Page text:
I’ve seen how faith can fall away.
Tethered by late hours and the unforgiving
shifts, I’ve watched a waitress as her apron grew
tight against her belly’s curve. She took a week
when she first spotted. Fruitless bed rest and stale air,
the baleful TV flicker.
The grilled cheese went to hell and wrinkled dollars
found more fecund pockets. She came back thinner and a regular said
she almost glowed. She bundled silverware in paper napkins,
each table replete with knife and spoon. The fry cook knew
to mind his business. The boyfriend sold his cycle on the Net, flew
back east. Said he wanted to learn how to fix things
with his hands. Hard to nail down what went wrong,
but the uneasiness birthed a troubled silence. The neon sign
gave a shiver to the snow.
Before the baby we’d go to the beach, she says one night to no one
particular. He’d bury my feet, my arms and waist. Said he never wanted
to become his father. The unknown scared him more than me.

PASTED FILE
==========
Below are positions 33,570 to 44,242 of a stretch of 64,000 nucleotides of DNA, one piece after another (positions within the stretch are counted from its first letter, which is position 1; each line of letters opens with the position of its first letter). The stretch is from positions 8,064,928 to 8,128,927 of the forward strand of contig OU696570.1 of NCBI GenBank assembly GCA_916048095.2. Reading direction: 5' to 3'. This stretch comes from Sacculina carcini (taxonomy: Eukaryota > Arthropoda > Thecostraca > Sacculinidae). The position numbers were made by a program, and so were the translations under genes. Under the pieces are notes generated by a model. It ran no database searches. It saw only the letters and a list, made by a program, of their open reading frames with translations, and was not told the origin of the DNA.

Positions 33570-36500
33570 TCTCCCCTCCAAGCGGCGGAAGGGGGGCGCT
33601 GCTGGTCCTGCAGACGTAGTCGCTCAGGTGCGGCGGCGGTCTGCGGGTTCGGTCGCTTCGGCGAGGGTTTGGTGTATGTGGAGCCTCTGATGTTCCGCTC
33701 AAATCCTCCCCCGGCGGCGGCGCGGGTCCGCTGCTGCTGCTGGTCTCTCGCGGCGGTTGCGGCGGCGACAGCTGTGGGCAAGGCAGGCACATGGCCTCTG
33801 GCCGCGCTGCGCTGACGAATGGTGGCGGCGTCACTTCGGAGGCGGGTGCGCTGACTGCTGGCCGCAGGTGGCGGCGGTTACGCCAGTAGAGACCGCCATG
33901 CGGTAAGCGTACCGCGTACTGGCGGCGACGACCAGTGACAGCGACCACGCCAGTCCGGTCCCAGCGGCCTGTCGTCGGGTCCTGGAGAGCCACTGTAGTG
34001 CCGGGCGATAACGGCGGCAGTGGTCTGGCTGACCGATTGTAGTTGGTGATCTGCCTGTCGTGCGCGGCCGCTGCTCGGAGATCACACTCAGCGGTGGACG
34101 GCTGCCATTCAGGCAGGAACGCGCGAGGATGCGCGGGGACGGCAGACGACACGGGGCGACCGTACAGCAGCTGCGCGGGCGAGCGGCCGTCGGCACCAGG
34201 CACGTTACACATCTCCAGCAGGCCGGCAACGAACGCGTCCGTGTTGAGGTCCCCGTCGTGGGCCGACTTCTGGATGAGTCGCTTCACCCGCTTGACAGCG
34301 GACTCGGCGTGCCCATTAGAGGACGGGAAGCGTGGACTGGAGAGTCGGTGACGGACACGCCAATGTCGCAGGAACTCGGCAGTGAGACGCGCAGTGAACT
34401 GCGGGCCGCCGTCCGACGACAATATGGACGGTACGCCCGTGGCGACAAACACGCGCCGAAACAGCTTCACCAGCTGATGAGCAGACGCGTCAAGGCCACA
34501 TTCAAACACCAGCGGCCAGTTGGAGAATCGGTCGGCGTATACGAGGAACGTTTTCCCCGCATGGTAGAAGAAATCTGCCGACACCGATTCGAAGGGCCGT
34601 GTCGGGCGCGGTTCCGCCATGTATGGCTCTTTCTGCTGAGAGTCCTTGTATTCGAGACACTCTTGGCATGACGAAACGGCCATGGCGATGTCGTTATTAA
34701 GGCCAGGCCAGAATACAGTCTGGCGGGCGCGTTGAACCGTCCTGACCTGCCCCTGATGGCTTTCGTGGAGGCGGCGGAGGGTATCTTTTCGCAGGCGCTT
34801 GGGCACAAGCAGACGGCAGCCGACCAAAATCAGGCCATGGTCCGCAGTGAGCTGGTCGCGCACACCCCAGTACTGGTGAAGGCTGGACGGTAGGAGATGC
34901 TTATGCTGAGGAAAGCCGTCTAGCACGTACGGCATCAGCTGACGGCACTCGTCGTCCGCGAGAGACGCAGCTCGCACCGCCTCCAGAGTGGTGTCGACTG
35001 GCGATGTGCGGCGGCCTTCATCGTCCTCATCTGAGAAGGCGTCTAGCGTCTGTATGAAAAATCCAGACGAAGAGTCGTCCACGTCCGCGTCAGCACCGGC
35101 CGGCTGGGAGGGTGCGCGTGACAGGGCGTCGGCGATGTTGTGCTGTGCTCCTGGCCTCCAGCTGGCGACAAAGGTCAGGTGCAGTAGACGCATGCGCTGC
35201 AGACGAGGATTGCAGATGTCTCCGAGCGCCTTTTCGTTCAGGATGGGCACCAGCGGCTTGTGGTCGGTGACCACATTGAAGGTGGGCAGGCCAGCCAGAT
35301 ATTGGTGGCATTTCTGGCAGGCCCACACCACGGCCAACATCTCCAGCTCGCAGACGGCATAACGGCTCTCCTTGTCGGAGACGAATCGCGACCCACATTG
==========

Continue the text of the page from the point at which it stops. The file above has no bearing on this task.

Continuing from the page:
Our mistake was naming it too soon.
That’s always a danger with love.
Tonight a hard-faced preacher blows through.
He’s been sitting up late with the dead. He folds
his hands over a flock of fries, modest
slaw, leaves a leatherette New Testament, his only tip.
Heavy plows clear the roads. The bus boy hides
behind a strand of hair, works toward the pitiful
tree, mop slopping against the empty gifts
Santa’s left the unbelieving few.
catch a fire prompts for February 2010: testament, fall, beach, nail, cycle
•••Brent A. Fisk’s poetry has appeared in Rattle, Fugue, Southern Poetry Review and many other literary journals.
Stirring poem, asks important questions about life, death, and faith.
Hello Brent Fisk
I liked your poem Passing an Outdoor Cafe so much. Meeting you again is like saying hi to a secret friend. Love how you turn a needle on its head.
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